The dining industry, as we know it, has changed beyond all recognition. Today, cooking is an art form and cultural phenomena that has spawned “culinary personalities” and “domestic goddesses” and even sex symbols.
TV channels now devote themselves entirely to food; and food blogs garner followings of millions. People travel the world to eat at famous restaurants and to have their pictures taken with “superstar” chefs. Cooking schools teach to sellout classes and we buy cookbooks just so we can ogle at lavish photographs of food.
In Singapore, chefs like Emmanuel Stroobant, Sam Leong, and Chef Wan are household names on TV and writers of popular cookbooks. Before them, there was Violet Oon, Terry Tan, and Wendy Hutton; and even earlier, Mrs Lee Chin Koon, Mrs Leong Yee Soo, Tham Yui Kai, and Ellice Handy. Ellice who?
|Poster girl in the 80s|
Ellice Handy is a name all but forgotten today. She was one of the first – if not the first – person in Singapore to write a cookbook under her own name. And, her little book stood as the bible for home cooking in Singapore long before the likes of Mrs Lee and Mrs Leong came along.
There’s not much to be found about her life on the Internet; she was, apparently, the first Asian principal of Methodist Girls’ School in the period after the Second World War. In 1952, to raise funds for school building, she wrote and published the cookbook, My Favourite Recipes by Ellice Handy. (Ellice Handy’s book predated Julia Child’s seminal Mastering the Art of French Cooking, which appeared in 1961, by nine years!)
My Favourite Recipes went into several editions; but sadly, it has been out of print for many years now. As far as I could discover, that was the only book Ellice Handy ever wrote. When I was publisher, I tried to resurrect this historic cookbook, hoping it would find an appreciative audience among the younger generation. We tried to contact her family to seek permission to republish, but were not able to trace any surviving relatives.
|1970 Edition of the book|
Ellice Handy also contributed recipes to local magazines and appeared in product endorsements in printed advertisements. Seemed she was the Nigella Lawson of her time!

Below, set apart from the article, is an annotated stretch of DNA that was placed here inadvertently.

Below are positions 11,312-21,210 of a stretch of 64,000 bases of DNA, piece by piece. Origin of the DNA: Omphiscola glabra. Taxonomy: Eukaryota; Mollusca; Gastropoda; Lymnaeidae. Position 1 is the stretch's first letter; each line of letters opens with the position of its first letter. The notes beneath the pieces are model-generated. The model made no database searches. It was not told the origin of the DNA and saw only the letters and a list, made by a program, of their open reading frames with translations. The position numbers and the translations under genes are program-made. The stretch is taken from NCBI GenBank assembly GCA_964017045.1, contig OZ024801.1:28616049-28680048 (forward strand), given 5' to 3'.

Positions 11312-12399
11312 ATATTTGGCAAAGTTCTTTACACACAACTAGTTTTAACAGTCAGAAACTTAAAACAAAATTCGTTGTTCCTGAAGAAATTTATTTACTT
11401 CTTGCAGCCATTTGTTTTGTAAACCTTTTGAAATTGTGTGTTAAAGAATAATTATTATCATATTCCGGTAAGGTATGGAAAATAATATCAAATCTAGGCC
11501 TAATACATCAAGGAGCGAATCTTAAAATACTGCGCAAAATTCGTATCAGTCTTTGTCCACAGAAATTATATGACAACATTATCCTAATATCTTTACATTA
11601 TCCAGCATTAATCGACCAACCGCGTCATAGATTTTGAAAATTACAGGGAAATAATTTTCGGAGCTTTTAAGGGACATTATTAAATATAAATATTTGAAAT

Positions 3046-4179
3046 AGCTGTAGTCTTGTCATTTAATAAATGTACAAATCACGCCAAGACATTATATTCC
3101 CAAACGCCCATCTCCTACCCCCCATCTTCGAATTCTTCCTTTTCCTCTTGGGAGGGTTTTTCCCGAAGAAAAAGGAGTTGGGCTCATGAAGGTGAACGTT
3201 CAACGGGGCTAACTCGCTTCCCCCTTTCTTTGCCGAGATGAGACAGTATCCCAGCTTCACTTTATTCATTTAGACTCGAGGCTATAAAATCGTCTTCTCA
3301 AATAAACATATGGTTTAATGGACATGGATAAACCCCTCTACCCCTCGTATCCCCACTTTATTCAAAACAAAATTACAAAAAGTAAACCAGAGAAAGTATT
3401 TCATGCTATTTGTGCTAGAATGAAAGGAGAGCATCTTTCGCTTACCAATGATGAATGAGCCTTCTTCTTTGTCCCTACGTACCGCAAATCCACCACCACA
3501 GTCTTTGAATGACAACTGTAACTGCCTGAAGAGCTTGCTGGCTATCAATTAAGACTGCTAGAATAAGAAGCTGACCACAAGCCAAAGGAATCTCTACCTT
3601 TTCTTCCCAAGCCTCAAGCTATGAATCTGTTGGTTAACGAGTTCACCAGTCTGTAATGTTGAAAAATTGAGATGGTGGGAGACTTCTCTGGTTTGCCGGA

Flipping through the book, with its jotter-like paper and archaic print, you feel as though you’re looking at recipes that have appeared in print for the very first time – and you probably are! “Mee Siam”, “Fish Ball Soup”, “Fried Curry Puffs”…they’re all here, like old familiar friends. Many of the dishes are still with us, while some have vanished; but one gets a sense of the first stirrings of a culinary identity that is, truly, Singaporean.
As she herself was not a trained chef, Ellice Handy’s recipes were simple and straightforward enough to be replicated without much difficulty at home. And, in the unique style of Singaporean society (or government policy? – one wonders), the book features a multi-ethnic roster of Indian, Malay, Chinese, and Eurasian, as well as western, recipes.
So, on our 46th National Day, I’d like to render a modest tribute to a special lady and her pioneering book, and hope her culinary contribution to posterity would become better known. Here’s the coconut candy I first came to know about from her book. I adored it as a child, especially its “lemak” (Malay for “rich”) caramel taste and texture of grated coconut.
Coconut 3 cups, grated
Sugar 2½ cups
Evaporated milk ¾ cup
Butter 1 tsp
Salt a pinch
Vanilla paste 1 tsp (optional)
Pandan leaves 2 leaves (optional)
- Mix all the ingredients and cook under low heat until the sugar has dissolved (if you have added pandan leaves, remove them once the sugar has melted). Stir constantly to prevent from burning, and increase the heat once the sugar has melted.
- Cook the mixture until it attains a lumpy consistency that doesn’t cling to the side of the pan.
- Once the mixture begins to caramelize (turn brownish), add vanilla (the original recipe uses vanilla, but if you want a more Asian flavor, you can use pandan leaves instead of vanilla) and stir thoroughly. Do not over-cook or the mixture will harden due to caramelization of sugar. If that happens, just add a bit of evaporated milk to soften the texture again.
- Pour the candy into a pan that has been lightly greased with butter. Without pressing the candy, use a wooden spoon to spread it out evenly on the pan, leaving a roughly level surface.
- When it has cooled slightly, cut into pieces with a knife but do not separate the pieces.
- Once hardened, simply break the candy into pieces with your hand.